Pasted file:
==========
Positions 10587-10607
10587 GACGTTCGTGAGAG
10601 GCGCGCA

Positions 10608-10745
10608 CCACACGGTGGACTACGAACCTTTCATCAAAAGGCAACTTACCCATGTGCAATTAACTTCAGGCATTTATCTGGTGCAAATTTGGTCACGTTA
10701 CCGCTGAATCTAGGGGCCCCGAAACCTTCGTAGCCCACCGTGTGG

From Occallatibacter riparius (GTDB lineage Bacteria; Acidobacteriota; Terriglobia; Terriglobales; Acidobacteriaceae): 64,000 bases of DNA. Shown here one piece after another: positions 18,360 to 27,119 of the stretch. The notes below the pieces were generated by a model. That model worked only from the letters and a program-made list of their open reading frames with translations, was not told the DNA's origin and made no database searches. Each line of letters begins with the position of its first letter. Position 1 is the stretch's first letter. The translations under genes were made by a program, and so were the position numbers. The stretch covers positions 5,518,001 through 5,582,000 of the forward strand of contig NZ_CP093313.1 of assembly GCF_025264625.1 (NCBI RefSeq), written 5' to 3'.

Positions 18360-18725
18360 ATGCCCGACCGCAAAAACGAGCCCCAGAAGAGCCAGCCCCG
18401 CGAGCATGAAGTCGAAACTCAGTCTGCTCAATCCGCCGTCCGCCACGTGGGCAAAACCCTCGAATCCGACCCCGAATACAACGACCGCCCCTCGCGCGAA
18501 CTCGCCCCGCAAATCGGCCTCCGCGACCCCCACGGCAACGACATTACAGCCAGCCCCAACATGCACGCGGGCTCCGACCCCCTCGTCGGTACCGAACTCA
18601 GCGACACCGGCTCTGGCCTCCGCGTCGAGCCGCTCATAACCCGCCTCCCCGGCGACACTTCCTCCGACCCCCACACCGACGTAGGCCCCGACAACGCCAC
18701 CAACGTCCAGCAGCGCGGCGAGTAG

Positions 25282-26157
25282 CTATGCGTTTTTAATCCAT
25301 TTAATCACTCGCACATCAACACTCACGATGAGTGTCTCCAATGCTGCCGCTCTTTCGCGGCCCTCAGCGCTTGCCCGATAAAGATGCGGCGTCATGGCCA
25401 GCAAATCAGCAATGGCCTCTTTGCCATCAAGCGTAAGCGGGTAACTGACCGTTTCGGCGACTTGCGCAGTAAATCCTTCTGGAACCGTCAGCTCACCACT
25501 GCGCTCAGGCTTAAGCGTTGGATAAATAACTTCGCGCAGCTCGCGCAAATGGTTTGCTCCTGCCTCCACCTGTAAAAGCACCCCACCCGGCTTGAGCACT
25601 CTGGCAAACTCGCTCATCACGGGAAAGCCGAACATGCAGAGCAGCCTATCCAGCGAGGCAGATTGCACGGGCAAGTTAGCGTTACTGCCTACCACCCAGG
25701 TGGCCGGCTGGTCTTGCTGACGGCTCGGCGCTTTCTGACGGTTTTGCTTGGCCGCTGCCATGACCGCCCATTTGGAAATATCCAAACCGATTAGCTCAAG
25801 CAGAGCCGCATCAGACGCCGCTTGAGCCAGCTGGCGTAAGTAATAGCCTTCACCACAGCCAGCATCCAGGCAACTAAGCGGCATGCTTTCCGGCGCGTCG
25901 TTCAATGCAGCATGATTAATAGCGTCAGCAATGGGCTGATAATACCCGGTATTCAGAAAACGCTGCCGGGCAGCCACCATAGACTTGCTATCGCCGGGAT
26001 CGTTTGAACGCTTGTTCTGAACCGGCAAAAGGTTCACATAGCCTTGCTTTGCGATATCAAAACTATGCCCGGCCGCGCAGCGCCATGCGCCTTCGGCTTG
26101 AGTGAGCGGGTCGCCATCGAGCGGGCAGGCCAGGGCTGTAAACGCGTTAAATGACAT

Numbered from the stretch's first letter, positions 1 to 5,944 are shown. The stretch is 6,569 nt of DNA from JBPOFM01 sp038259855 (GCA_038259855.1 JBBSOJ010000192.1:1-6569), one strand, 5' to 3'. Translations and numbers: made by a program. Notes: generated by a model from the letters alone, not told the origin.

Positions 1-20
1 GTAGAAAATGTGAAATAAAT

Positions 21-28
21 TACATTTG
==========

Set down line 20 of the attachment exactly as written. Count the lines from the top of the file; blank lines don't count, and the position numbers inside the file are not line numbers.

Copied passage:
25701 TGGCCGGCTGGTCTTGCTGACGGCTCGGCGCTTTCTGACGGTTTTGCTTGGCCGCTGCCATGACCGCCCATTTGGAAATATCCAAACCGATTAGCTCAAG